What is a dream car? It’s not necessarily a high-end exotic or limited run collector’s car. It is, however, a car you’ve fantasized about owning for your entire life.
We’ve seen them in movies, in video games and on posters and t-shirts. They’re rare enough that just seeing one is an event onto itself. You’ve always said that if you won the lottery, you would buy one. And you would have to win the lottery because these cars aren’t goals—they’re dreams.
The difference between a goal and a dream? A dream is irrational. Buying a new luxury SUV is a goal. Buying your dream car—the one you’ll never sell if you can help it— is an irrational decision. It’s a decision made only for the fulfillment of a desire. Nothing else.
Which is a problem. Why? Because everything is worth what the market is willing to pay. So when something is worthy of “dream” status, it means the market is willing to be irrational. Dream cars exist in what you might call a “seller’s market.”
You’ve seen this irrational behavior on the likes of eBay, Bring a Trailer, and the Barrett Jackson auctions. The question is, should people be willing to let their fantasies, their nostalgia and myths perpetuated by pop culture convince them that their dream cars are worth paying an irrational sum of money?
Moreover, is the money one pays for a dream car always irrational? Or are they actually worth every penny?
Let’s start with this 1970 Ford Mustang Boss 302. It’s a real deal Boss—one of only 600 that made it to Canada in 1970, and one of only two which were allotted to Summit Ford in Toronto. It has the correct 302 H.0. engine. originally created for the SCCA’s Trans-Am road racing series, which features an impressive 10.5:1 compression ratio, staggered valve placement, and solid lifters (which I promise, are all important features). It also has a four-speed manual transmission complete with Hurst shifter. A muscle car must.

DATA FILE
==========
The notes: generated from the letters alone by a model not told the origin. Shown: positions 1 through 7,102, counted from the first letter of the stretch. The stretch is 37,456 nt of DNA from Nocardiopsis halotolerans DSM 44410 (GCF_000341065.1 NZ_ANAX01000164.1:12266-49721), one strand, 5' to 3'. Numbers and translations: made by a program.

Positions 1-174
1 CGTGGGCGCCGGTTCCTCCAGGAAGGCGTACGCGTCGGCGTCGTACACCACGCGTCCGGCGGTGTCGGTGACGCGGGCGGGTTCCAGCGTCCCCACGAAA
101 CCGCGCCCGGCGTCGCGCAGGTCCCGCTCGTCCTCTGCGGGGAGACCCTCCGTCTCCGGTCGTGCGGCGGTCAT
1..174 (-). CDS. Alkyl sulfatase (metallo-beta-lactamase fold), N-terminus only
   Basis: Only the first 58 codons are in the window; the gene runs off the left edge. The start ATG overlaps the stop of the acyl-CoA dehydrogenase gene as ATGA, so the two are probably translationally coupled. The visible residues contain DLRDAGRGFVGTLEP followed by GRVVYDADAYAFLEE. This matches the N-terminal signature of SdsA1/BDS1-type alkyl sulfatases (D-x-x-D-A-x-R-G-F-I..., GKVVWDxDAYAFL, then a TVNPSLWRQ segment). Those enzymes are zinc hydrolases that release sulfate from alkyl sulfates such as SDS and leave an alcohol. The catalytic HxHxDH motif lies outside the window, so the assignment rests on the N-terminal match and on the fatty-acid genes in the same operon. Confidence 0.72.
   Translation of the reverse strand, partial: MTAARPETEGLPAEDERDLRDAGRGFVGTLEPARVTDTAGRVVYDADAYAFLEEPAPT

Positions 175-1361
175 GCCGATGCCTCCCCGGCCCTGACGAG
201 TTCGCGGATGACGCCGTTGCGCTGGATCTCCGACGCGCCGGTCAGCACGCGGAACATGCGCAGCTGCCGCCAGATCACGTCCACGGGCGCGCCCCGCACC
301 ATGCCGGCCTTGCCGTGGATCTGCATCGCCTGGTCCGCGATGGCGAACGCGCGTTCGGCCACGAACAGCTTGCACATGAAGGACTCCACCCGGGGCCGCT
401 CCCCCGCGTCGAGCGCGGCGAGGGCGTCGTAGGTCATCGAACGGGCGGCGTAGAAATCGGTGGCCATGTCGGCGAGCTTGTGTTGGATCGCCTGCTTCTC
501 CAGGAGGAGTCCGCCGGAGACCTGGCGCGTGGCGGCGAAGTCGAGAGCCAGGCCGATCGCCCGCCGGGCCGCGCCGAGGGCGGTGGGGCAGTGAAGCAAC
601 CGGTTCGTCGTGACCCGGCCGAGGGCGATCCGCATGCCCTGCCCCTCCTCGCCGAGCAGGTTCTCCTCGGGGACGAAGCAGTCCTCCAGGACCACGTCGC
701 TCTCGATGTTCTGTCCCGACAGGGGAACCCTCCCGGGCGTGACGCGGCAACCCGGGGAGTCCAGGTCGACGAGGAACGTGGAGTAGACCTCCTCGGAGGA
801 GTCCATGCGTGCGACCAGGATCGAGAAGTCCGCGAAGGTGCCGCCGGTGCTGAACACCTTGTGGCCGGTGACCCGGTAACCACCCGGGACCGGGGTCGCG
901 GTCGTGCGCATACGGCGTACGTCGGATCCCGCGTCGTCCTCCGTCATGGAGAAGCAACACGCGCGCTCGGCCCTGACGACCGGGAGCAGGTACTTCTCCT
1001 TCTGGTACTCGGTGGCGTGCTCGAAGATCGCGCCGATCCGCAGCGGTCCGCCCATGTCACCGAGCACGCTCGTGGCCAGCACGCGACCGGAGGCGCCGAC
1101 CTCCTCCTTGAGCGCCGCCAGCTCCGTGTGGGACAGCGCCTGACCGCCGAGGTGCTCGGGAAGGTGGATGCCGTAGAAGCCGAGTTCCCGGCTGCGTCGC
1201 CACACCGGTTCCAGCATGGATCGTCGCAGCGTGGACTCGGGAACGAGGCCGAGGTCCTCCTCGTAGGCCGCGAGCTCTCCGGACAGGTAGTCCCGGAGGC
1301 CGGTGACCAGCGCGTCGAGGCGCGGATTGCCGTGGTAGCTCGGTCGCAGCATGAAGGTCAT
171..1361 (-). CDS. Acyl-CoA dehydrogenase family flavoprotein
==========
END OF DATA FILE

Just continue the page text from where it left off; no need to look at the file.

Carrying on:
Mustangs have been a big part of my life. My family has always had Mustangs. I learned to drive in a Mustang. I’ve done a cross-country roadtrip in a Mustang. I got my first speeding ticket in a Mustang. They’ve never let me down in a pinch and no, I’ve never, ever crashed one.
So it’s no surprise that I would hold the classic, first generation Mustang in the realm of a dream car. Mach 1s, Shelbys, and of course, Boss’ from that generation are almost beyond a dream. They’re halo cars which never seemed to be in the realm of obtainability.
Which is perhaps why I’ve talked myself out of the appeal of owning one over the years. How does one do that? By calming down your irrational, emotional brain with logic and math.
The last Boss Mustang produced by Ford in 2013, on paper, has over 150 horsepower more than its 1970 ancestor (444 horsepower in 2013 vs. 290 horsepower in 1970). A little research on the Internet will also tell you that the 2013 version runs the quarter mile more than three whole seconds faster than the old car (12.7 seconds vs 15.8 seconds). That’s not to mention you get modern amenities, handling and ride quality, and will probably pay about one third of the price should you opt for a 2013 Boss over the 1970 model.
So when it came to experiencing a real 1970 Ford Mustang Boss 302, I was thinking rationally and I felt like I knew what I was getting into. After all, it might be a dream car, but it’s still an old V8 muscle car. I’ve been there. I’ve done that. I know what they’re like.